‘We strongly support the recommendation for a fully qualified sector by 2022.  This gradual workforce reform, will give current practitioners the opportunity to up-skill, whilst retaining the clear message that quality and qualifications count in narrowing the achievement and disadvantage gap.

‘Norland College embraces the recommendation of a new early years specialist route to QTS, specialising from birth to seven.  We believe that a qualification of this form will raise both the status and value placed upon the education of the youngest of children and those working alongside them, adding greater professionalism to the sector.

‘Although this increased level of qualification for nursery staff may increase childcare costs, Norland doesn't believe in offering childcare at any cost, the early years of a child's education are crucial in their long term development.

‘Norland would argue vehemently against David Cameron's plans to deregulate child-minders, as this is totally inconsistent with this review, which has clearly identified the need for all people working with children under five to be properly trained.’

At 4Children, chief executive Anne Longfield supports the need for a stronger professional workforce identity.  She said, ‘If the Government accepts the Review’s recommendations, early education and childcare could begin to enjoy the status of primary or secondary school teaching, rather than being viewed as a career where qualifications and professional development are of lesser importance.

‘If properly implemented, this review could lead to a radical change in the early education and childcare sector – offering training and qualifications which are fit for purpose; challenging and rewarding job opportunities; with better-informed and better-developed staff who can intervene early to give children the support they need to grow and develop.

‘It offers to the workforce a strong professional identity,  which will be valued by parents and  wider society as well as stressing the importance of early childhood and how it should be understood , respected and valued in its’ own right. 

‘The review offers a long term vision for the early years workforce with quality at the heart and supports the early years sector in driving its’ own improvement and reaching for high but achievable standards .

‘Crucially, these changes will require more investment – from Government, both local and national, from providers and employers, and from staff themselves. Training will take longer, wages will need to increase, and investment in the quality of the early years workforce will need to grow.’

Dr Hilary Emery, chief executive at the National Children’s Bureau said that NCB believes that the implementation of, and commitment to, the proposals put forward in the report will raise the quality of childcare across the board.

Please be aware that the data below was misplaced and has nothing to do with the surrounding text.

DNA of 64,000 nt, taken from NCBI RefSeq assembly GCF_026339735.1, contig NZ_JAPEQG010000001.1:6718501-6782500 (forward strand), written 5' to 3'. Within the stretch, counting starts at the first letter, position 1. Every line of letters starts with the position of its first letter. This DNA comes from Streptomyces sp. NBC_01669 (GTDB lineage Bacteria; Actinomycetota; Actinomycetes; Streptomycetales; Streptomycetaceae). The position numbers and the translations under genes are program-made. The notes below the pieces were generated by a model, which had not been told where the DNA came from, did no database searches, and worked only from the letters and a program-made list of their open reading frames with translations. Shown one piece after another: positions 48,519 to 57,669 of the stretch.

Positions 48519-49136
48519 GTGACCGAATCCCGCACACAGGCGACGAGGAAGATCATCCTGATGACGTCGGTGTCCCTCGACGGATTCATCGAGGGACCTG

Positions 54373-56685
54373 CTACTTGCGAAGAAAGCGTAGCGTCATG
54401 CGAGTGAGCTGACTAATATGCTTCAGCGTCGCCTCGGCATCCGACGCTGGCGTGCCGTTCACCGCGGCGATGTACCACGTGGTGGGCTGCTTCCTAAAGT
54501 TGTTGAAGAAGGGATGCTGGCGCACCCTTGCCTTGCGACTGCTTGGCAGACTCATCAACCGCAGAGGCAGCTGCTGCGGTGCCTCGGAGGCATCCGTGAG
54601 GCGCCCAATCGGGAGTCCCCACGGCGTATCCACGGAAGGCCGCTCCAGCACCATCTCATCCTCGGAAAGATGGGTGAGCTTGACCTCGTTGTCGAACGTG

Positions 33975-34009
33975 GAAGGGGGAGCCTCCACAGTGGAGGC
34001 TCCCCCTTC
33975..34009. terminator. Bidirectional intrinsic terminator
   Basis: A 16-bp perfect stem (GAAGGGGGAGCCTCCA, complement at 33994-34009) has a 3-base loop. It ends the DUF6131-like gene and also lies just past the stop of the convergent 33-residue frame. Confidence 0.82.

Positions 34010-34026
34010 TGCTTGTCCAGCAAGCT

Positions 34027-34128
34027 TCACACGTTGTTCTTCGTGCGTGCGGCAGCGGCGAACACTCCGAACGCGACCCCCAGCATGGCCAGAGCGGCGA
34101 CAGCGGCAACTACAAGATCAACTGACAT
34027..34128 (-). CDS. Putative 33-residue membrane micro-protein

‘Undoubtedly extra resources and investment will be required to see this through to fruition.  But we must press on with the challenge,’ she said. ‘We cannot use cost as a reason for not ensuring our early years workforce is well-qualified, professional and highly respected.’ 

At the Daycare Trust, chief executive Anand Shukla praised how Cathy Nutbrown had engaged with the sector. 

He said, 'Her report today is a very important contribution towards achieving high-quality childcare. To ensure the vision of high-quality childcare in Cathy Nutbrown’s paper is realised – which is so important for child development – then we will need to see Government commit the resources required.’ 

Unison said it welcomed the recommendations for a fully qualified workforce and for improved rigour and standards in the delivery of early years qualifications, but regretted the report did not address pay and conditions of staff.

Ben Thomas,  national officer, Unison Education and Children’s Services, said, ‘ Increasing professionalism and higher standards need to be reflected in professional levels of pay for all early years workers. The problems in attracting high quality graduates and the low status of early years staff will never be addressed while low pay is still so prevalent in the sector.

‘Extra funding will be needed to enable staff to achieve the required qualifications. Government cuts to funding for adults in further education will make it difficult many people to achieve Level three.

‘We are disappointed that the report does not recommend a right to continuing professional development for all staff and think that online resources are not a sufficient response to the problems that practitioners face in accessing ongoing training and development. We also have concerns about further revision of EYP status. We believe EYPS should not be seen as a stepping stone to QTS but as a professional qualification in its own right, with pay and conditions to match.’

Neil Leitch, chief executive of the Pre-School Learning Alliance said, 'The Alliance welcomes Professor Nutbrown's thoughtful and considered review of the current qualifications framework. Getting the qualilfications framework right is essential if the early years sector is to develop as a respectetd, rewarded and valued career.

'Cathy Nutbrown's recommendations set challenges for all involved in the system - training providers, awarding organisations, Government, employers and practitioners themselves. The challenge now is to turn these recommendations into a framework that is progressive, respected and affordable.

 
'To implement Cathy Nutbrown's proposals for a Level 3 workforce will require substantial investment. We are concerned about where the money to pay for the creation of a highly-qualified workforce will come from, given that the Government has just announced a Childcare Commission to look into the high cost of childcare to parents and ways to reduce that financial burden.

'We are also concerned about where the money will come from to pay early years practitioners the higher salaries they will expect after they have achieved their higher qualifications.'